Denied: Access to Brooklyn Drug Treatment Court

08/22/2009 05:12 am ET | Updated May 25, 2011

One of my tasks this summer as a law student intern was to research drug courts and draft a report about their strengths and shortcomings for the Drug Policy Alliance, the nation's leading advocacy group for drug law reform based on principles of science, public health, reason and compassion.

Drug courts were invented in the late 1980s in Dade County, Florida in an attempt to divert drug offenders from the criminal courts and offer individuals treatment instead of incarceration. Since then they have proliferated to over 2,000 sites across the U.S. and recently the Obama administration approved an additional $30 million in funding for more drug courts.

In addition to reviewing the published research and literature about drug courts, it struck me as important to also observe first-hand at least one drug treatment court in action. During my first year of law school I visited the Family Court in Queens and Brooklyn, among others, and gained important insights in seeing the law in practice. I settled on the well-known Brooklyn Treatment Courts, which have long held themselves out as national models, and contacted the court's project director, Joseph Madonia, to schedule a visit. I told Mr. Madonia I was a law student researching drug courts while an intern at DPA and we agreed upon on a time for me to visit the drug court in session.

Before my scheduled visit, however, Mr. Madonia called me out of the blue. It seemed there was a problem. "So what exactly is this paper you're writing?" he asked. I reiterated that DPA had asked me to write a paper on drug court practices. Mr. Madonia responded by saying: "I have to ask you: do you support the legalization of drugs? Because DPA certainly does."

I was taken completely taken aback by this question. I first responded that DPA does not, in fact, support the legalization of drugs, but rather advocates for sensible alternatives to the war on drugs. To this end, DPA has openly advocated the taxation and regulation of marijuana use and possession by adults, but has not taken such a position with respect to any other prohibited drugs. Mr. Madonia then pressed me as to whether I supported the taxing and regulating of marijuana. When I hemmed and hawed, not sure why this question was relevant to my being able to visit the drug court, Mr. Madonia ended the conversation by saying "I don't think the visit is going to work."

Quite simply, I had been denied access to a drug court because a drug court official felt that I held unacceptable views about our nation's drug laws and policies. Whether he believed I felt that all drugs should be "legalized," or whether our marijuana laws simply needed reforming, is unclear. But either way, my supposed views were sufficient to deny me access to his program.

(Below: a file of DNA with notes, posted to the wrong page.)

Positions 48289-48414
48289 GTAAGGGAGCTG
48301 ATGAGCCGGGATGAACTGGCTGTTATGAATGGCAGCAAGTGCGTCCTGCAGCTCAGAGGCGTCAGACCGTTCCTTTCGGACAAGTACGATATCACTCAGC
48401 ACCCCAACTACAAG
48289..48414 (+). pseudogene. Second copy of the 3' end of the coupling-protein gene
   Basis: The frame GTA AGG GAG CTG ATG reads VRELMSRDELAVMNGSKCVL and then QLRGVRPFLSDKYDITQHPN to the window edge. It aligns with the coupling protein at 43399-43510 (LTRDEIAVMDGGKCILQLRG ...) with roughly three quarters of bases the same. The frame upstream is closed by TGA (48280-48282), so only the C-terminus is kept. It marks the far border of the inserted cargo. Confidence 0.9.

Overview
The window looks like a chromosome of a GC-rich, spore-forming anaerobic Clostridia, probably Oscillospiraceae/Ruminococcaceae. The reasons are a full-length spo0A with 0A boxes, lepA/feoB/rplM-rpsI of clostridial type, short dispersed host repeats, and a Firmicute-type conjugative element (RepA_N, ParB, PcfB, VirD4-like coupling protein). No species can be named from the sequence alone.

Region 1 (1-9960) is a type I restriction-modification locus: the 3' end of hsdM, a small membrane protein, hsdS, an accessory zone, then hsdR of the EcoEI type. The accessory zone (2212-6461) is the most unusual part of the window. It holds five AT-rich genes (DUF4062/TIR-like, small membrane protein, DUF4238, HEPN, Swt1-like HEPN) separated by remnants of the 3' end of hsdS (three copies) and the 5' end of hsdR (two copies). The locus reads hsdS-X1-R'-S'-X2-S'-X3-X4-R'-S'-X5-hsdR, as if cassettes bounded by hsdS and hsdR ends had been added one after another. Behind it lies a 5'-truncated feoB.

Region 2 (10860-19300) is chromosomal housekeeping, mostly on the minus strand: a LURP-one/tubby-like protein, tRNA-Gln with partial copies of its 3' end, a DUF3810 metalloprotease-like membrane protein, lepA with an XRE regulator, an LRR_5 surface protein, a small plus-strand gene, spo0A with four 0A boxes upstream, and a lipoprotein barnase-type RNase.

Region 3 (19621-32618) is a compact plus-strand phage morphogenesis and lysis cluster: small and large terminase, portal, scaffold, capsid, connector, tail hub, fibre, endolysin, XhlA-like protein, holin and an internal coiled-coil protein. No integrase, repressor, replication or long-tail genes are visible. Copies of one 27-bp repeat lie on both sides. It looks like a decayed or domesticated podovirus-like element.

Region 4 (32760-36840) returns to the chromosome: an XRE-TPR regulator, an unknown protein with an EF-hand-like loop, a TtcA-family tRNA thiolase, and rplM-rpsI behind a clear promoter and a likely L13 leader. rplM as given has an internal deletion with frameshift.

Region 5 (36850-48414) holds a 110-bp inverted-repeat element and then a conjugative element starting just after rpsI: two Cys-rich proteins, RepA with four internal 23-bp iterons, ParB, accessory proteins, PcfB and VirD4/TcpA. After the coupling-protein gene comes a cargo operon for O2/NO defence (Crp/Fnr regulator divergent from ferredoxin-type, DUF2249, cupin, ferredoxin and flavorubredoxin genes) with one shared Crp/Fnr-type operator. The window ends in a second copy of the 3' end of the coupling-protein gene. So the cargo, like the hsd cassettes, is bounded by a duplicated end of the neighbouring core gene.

Which led me to wonder would Mr. Madonia deny access the other 40% of New Yorkers who support a tax and regulate policy for marijuana -- or the many more who simply question the futility of our current drug laws and policies that largely account for our unprecedented (and deplorable) jail and prison populations? Presumably Governor Patterson who, like Governor Schwarzenegger of California, has called for public debate on the issue, would be hard-pressed to pass Mr. Madonia's ideological litmus test.

But more importantly, why would any officer of the court ask someone about their political beliefs before "allowing" them access to the courts that their tax dollars fund? (When I visited family court I don't recall the bailiff or judges asking me what my views on divorce or parenting were before they let me in their courtroom.) And what, exactly, does the Brooklyn Drug Court have to fear or to hide?

I cannot answer these or the many other troubling questions that arise from my attempts to visit a drug court. But my careful review of the published drug court literature reveals a surprising lack of good data supporting the efficacy of drug treatment programs, or even for coercive treatment as the preferable way to provide substance abuse services. It would have been nice to see a drug court in action, and meet with drug court staff, to balance drug court studies with real-word experience.

Drug use, misuse, abuse and treatment, not to mention criminal justice policy in the U.S., are complex issues that befit, would benefit from, increased attention and discourse by stakeholders from a variety of backgrounds expressing a variety of viewpoints. It is disheartening to report that at least one prominent drug court is fearful of opening itself to broader examination.